Rep. Cleaver: Obama Will Win

Missouri Rep. Emanuel Cleaver's connection to Senator Hillary Clinton dates back to the Clintons' Arkansas days. Even then, Cleaver says, he was very fond of the former First Lady. So it was a surprise to hear the congressman, who is a superdelegate and has pledged his support to Clinton, tell the Canadian Broadcasting Corporation (CBC) that he thought Sen. Barack Obama would win the presidency in November. He took a few shots at Obama, as well, commenting on his rhetorical skills and the implications of being an African-American nominee. Cleaver spoke to NEWSWEEK's Jessica Ramirez about his comments and the future of his party. Excerpts:

NEWSWEEK: You've made it clear that you're a very strong supporter of Hillary Clinton's bid for the Democratic presidential nomination. Why do you think she's a better candidate than Barack Obama?
Emanuel Cleaver:
Because I know her, and I have seen her work. It has nothing to do with the political work of Barack Obama but rather the view I have of her tenacity in dealing with some very weighty issues. People can say what they want, but Senator Clinton, in the face of Herculean opposition, worked on health care at a time when most people were afraid to talk about it publicly. If you'll notice, there have been no serious moves by Congress to do anything with universal health care since her failed effort. She's been roundly criticized for doing what most people frankly didn't have the courage to do. She has also been very successful in working across party lines over in the Senate. Even people who have endorsed Obama speak of how successful she has been over on the Senate.

You made several comments about Senator Obama in a recent interview with the CBC. Among them you said that you would be "stunned" if he's not the next president of the United States. As a Clinton supporter, how do you explain that?
In the absence of the delegates from Michigan and Florida, few avenues lead to the nomination in Denver [at the party's national convention] unless we pitch a perfect game: we win Pennsylvania, North Carolina, we make no mistakes and take advantage of mistakes that Senator Obama may make. I have said nothing that pundits and political journalists haven't been saying over the past couple of weeks. I think what probably surprised some people is that someone who is such a strong supporter would say that and still say, "I'm not going to abandon my candidate." And I'm not.

How did she respond to that?
She was encouraged. She understands that I'm for her and not against Obama.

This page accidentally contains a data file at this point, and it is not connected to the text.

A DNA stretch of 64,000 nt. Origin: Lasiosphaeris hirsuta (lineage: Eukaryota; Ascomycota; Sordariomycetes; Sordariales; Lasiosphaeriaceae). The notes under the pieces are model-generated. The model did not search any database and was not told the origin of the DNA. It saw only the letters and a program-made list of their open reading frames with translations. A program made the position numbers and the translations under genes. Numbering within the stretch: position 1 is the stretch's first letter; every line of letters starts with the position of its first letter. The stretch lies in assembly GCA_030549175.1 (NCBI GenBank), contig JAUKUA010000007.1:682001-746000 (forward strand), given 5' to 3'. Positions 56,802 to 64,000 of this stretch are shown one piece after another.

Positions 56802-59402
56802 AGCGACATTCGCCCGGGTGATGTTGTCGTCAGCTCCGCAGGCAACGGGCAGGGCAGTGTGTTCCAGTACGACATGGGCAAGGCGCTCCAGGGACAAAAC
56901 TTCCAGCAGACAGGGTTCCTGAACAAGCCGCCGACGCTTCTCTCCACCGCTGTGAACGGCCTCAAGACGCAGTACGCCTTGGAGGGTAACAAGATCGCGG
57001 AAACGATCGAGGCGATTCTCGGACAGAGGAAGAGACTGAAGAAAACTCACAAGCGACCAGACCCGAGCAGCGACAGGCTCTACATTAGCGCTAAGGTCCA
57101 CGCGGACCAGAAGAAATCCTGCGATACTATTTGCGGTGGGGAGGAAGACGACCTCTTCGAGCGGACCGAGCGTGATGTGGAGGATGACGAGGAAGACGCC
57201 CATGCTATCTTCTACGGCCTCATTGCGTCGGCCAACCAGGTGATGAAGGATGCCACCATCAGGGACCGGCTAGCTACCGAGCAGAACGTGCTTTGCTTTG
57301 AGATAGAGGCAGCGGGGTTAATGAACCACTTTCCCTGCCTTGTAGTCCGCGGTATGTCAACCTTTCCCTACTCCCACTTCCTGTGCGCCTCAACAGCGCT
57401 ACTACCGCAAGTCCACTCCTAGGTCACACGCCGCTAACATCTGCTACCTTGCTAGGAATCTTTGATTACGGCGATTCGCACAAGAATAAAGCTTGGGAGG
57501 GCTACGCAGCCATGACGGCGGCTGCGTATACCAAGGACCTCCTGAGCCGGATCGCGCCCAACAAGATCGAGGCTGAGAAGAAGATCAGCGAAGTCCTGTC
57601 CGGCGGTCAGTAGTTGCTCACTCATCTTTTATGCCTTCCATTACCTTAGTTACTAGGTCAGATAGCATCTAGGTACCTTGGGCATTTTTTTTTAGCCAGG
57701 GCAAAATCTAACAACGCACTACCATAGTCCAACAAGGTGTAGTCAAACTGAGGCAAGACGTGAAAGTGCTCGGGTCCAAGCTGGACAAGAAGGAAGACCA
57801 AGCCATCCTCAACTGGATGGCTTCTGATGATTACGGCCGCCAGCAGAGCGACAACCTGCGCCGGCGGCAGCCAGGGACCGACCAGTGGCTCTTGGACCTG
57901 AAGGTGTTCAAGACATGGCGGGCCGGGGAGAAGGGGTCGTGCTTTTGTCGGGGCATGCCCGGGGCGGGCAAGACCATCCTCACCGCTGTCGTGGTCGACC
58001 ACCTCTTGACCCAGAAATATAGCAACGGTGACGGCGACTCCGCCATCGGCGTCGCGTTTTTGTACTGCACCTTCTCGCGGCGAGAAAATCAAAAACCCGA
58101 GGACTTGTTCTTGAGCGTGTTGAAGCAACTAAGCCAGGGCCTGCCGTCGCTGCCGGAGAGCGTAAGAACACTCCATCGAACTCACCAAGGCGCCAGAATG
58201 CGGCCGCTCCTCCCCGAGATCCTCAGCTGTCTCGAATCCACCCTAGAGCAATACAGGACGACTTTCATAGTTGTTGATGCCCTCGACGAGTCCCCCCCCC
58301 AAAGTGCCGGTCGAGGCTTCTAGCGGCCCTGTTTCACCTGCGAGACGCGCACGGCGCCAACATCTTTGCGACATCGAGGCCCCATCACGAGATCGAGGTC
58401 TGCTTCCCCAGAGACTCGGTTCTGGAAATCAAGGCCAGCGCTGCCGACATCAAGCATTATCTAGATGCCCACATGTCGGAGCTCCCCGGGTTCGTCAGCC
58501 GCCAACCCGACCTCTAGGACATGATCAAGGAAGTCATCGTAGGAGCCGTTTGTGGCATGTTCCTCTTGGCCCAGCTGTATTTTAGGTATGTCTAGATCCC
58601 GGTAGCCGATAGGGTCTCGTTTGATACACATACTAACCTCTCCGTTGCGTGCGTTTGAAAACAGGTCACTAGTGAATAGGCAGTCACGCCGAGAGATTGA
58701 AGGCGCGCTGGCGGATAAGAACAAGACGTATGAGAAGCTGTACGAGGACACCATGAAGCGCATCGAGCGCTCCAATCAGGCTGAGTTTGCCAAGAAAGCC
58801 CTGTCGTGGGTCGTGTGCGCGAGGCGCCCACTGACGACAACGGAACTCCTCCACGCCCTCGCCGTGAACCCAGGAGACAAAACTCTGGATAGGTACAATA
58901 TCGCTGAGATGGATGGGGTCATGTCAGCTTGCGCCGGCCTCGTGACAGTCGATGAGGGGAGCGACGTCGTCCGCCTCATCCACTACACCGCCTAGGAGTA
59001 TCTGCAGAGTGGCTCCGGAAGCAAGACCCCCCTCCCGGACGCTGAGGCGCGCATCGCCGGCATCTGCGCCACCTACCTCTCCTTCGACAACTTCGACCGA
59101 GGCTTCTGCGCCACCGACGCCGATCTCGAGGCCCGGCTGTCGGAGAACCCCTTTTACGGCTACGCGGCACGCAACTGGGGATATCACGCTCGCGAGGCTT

How did she react to your CBC interview?
I'm not even sure that she saw the interview because most people didn't. They saw little snippets or heard some part of the statements. I wanted to let her know that if she had not seen it that there was nothing in it that said that I was pulling out. I was still with her. She just said, "You've been a very loyal and dependable friend."

During that interview you also said: "For many white Americans, they are looking at Barack Obama and saying, "This is our chance to demonstrate that we have been able to get this boogeyman called race behind us'." Do you think white Americans will assume this is a one-stop redress for all race-related issues?
Not all white people, and I probably should have said African-Americans, too. I think there are inflated expectations on both sides, and that's not realistic.

In the context of running a campaign, you said the one discussion that Obama should not be having right now is the discussion on race. Why?
That's absolutely right, and I am also certain that his advisers have told him the same thing. All you have to do is remember that he did a speech on race. Afterward, he answered some questions that following week about Rev. [Jeremiah] Wright, but you notice he's not out talking about race now.

But why is it not the discussion to have right now?
Remember what I said, I'm for Senator Clinton. I'm not against Senator Obama. If he gets the nomination, I want him to win. If he runs a campaign where he's doing a lot of talking about race, it's going to be one messy season. The reason is, we don't know how to have that conversation. Any time you're talking about a volatile issue like race, people are going to make awkward statements. Now, we all make awkward statements, but when you talk about race, the media pounces on, "Well, you said that black people seem to be taller than white people, isn't that racist?" I'm just using that as an example. If we start having that discussion, the 24-hour news outlets might as well start a new network, R-A-C-E. That's all it's going to be.